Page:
He also talked about the fact that bishops in the past received advice from a number of sources, including mental-health professionals, regarding sexual abuse and how to deal with those with inclinations toward it. "The knowledge that they have about that is much more superior today and much less hopeful today than it was in 1960," Nussbaum told Our Sunday Visitor. "There is an innate unfairness in evaluating old conditions by new standards."
Auxiliary Bishop Thomas Gumbleton of Detroit made headlines last month when he came out in favor of legislation that would lift the statute of limitations. He said that he supported the move in part because he had been inappropriately touched by a priest when he was a high school seminarian and understands what victims go through.
Although his statement was applauded by victim's rights groups and newspaper editorials, Bishop Gumbleton's refusal to name his now-dead accuser because the man would not be able to defend himself feeds right into his opponents' contentions that lifting the statute is patently unfair to those who are accused.
"Over time, it becomes much more difficult for witnesses to recall what they need to remember in order to testify, evidence ages and becomes useless, people die. It becomes very difficult as time goes by to do what the law is intended to do, which is to serve justice," said Denver's Maier, who called on Catholics to wake up to what is happening in their states and their church.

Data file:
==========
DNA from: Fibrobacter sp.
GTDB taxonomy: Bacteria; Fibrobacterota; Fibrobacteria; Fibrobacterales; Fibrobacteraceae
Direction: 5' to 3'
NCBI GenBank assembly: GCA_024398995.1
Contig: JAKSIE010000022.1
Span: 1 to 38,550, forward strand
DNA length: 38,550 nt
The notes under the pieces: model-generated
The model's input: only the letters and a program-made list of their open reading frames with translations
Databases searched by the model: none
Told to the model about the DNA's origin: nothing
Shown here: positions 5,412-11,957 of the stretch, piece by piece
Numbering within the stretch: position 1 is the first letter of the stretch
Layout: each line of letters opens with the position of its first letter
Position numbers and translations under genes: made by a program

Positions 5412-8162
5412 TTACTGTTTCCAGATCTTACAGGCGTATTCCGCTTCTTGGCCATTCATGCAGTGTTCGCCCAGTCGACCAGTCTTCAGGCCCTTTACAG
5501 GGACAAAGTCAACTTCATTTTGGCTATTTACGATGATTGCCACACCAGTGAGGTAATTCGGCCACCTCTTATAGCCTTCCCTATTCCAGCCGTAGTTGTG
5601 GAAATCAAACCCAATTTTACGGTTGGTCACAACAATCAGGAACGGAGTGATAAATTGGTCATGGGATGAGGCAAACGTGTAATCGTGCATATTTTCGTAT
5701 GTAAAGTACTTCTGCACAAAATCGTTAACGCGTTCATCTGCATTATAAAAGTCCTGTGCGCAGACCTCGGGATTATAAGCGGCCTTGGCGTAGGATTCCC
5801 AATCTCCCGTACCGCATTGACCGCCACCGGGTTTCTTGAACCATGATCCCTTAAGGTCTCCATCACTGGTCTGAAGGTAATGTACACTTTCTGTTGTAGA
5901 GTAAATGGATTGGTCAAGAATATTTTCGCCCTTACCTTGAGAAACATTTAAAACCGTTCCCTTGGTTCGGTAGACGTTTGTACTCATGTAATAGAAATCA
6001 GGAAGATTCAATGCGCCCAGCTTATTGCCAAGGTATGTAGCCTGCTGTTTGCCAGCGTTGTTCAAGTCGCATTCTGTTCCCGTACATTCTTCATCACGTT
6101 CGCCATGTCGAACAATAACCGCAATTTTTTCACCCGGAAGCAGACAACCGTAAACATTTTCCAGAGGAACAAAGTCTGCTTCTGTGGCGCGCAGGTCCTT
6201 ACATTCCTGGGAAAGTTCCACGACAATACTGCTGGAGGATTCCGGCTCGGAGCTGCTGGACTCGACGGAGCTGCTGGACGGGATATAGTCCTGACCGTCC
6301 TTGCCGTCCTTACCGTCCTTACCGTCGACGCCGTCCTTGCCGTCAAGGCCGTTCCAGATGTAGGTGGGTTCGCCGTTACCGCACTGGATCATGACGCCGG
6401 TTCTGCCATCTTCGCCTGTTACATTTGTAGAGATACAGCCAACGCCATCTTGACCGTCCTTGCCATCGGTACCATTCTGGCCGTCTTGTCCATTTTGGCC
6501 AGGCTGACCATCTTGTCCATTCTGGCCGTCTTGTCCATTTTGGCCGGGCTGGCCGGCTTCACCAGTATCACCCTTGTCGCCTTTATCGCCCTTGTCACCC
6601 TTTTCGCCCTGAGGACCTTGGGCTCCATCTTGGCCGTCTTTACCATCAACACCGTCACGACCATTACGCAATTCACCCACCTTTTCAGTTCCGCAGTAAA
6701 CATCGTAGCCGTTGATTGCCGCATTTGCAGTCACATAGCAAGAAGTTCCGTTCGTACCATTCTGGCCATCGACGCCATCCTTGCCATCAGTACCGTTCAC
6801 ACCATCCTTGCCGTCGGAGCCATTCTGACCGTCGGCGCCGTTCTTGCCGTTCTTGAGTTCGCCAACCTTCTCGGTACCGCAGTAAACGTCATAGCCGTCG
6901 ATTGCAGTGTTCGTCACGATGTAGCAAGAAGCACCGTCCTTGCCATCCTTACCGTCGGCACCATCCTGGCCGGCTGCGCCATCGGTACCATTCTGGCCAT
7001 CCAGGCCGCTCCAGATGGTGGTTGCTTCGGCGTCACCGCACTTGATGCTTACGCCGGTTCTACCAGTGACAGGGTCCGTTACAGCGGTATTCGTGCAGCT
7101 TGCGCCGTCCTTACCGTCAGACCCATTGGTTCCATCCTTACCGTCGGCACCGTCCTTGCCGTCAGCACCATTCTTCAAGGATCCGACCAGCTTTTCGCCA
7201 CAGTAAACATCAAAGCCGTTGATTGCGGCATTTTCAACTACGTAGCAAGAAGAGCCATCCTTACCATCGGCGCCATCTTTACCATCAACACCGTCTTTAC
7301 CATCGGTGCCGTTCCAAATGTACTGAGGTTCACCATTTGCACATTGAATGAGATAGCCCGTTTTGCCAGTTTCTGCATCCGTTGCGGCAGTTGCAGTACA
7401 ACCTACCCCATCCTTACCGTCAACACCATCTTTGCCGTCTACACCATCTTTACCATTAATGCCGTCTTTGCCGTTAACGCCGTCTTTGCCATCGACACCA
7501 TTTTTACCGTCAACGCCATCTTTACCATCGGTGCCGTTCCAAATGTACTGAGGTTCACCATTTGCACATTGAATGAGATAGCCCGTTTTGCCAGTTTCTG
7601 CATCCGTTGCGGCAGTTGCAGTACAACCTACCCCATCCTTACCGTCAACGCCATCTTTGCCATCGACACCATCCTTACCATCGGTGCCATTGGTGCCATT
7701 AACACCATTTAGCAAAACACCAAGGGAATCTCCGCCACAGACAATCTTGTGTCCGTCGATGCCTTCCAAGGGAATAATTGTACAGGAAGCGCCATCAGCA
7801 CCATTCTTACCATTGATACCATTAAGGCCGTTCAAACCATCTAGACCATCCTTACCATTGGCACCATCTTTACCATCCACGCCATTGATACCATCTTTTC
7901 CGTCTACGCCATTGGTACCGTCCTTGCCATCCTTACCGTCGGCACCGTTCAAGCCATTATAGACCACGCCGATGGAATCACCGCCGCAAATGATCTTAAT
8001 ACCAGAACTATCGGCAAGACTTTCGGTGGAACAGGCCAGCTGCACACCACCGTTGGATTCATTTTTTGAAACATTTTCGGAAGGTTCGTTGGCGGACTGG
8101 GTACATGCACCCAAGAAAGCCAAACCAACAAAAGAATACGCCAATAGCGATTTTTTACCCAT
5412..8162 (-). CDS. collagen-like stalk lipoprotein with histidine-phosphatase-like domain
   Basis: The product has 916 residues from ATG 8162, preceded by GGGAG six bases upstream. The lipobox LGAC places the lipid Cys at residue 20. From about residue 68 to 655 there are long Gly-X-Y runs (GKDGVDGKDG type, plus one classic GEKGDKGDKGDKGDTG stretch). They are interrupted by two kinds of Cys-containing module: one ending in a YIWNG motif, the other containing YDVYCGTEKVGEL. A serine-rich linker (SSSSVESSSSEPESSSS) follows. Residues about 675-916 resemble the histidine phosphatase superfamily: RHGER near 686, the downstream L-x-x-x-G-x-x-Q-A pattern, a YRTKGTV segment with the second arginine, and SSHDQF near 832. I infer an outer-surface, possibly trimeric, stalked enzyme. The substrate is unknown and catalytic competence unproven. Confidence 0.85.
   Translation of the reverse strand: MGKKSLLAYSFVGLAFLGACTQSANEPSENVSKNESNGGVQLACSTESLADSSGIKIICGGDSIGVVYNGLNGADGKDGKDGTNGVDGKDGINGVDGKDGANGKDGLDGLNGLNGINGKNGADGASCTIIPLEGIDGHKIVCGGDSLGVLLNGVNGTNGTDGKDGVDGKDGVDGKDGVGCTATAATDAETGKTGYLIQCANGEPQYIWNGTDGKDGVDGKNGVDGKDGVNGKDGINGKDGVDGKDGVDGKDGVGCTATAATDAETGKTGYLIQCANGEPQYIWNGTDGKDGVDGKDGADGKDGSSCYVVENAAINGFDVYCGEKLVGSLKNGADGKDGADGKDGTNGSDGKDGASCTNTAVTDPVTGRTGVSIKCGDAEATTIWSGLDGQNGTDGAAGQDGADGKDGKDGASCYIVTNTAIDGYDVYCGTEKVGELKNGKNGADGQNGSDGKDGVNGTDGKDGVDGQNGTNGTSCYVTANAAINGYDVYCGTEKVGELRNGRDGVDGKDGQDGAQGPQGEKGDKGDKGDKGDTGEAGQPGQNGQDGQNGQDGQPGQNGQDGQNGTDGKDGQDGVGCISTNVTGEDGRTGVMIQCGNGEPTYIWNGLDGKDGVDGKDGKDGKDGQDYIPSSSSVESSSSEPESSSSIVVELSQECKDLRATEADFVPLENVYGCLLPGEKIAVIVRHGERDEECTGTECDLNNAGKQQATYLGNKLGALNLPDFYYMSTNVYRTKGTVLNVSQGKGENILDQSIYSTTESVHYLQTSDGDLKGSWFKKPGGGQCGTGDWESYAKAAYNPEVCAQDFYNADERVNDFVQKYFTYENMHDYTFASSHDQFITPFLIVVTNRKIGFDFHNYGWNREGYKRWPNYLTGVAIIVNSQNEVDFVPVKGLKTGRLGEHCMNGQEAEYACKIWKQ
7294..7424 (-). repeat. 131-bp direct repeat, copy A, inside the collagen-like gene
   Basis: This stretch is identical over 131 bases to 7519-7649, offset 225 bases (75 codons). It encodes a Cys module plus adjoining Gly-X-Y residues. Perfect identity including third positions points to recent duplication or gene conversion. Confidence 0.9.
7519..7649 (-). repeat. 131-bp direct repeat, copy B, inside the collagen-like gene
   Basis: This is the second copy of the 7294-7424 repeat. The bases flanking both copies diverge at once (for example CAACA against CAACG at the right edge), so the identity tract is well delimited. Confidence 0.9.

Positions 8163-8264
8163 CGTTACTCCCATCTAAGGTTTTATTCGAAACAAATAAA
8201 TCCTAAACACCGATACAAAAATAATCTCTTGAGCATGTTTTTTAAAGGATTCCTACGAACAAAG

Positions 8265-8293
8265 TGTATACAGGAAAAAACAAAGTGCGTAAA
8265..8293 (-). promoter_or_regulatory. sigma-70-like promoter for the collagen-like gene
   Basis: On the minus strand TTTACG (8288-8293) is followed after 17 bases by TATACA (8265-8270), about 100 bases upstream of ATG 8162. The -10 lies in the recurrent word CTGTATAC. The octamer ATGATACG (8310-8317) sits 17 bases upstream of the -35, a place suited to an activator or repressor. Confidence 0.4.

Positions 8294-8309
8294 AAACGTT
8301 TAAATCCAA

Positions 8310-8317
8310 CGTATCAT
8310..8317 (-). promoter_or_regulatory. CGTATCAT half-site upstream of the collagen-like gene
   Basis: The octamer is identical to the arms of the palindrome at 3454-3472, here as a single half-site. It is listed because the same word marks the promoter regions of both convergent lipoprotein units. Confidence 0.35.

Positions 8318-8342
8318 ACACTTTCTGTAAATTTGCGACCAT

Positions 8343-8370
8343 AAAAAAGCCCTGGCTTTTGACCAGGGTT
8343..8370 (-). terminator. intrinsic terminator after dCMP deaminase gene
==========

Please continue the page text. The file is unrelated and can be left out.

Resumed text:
"People should be angry at sexual abuse no matter where they find it, and priests who have committed sexual abuse and people in authority who have tolerated in knowingly deserve to be punished, but we are well beyond the discovery stage on that," he said.
"What's happening now is that those issues are being hijacked to drive an agenda against the church that is much larger than that," Maier added. "There is a systematic juggernaut against the Catholic Church across the country that Catholics need to wake up about and get really angry," he said.
"Generations of Catholics who built the infrastructure of the Catholic Church in the United States," he said, "are getting robbed because those resources are being stolen by attorneys who see a huge opportunity for revenue enhancement, and the way they get away with it is by convincing Catholics that they're guilty."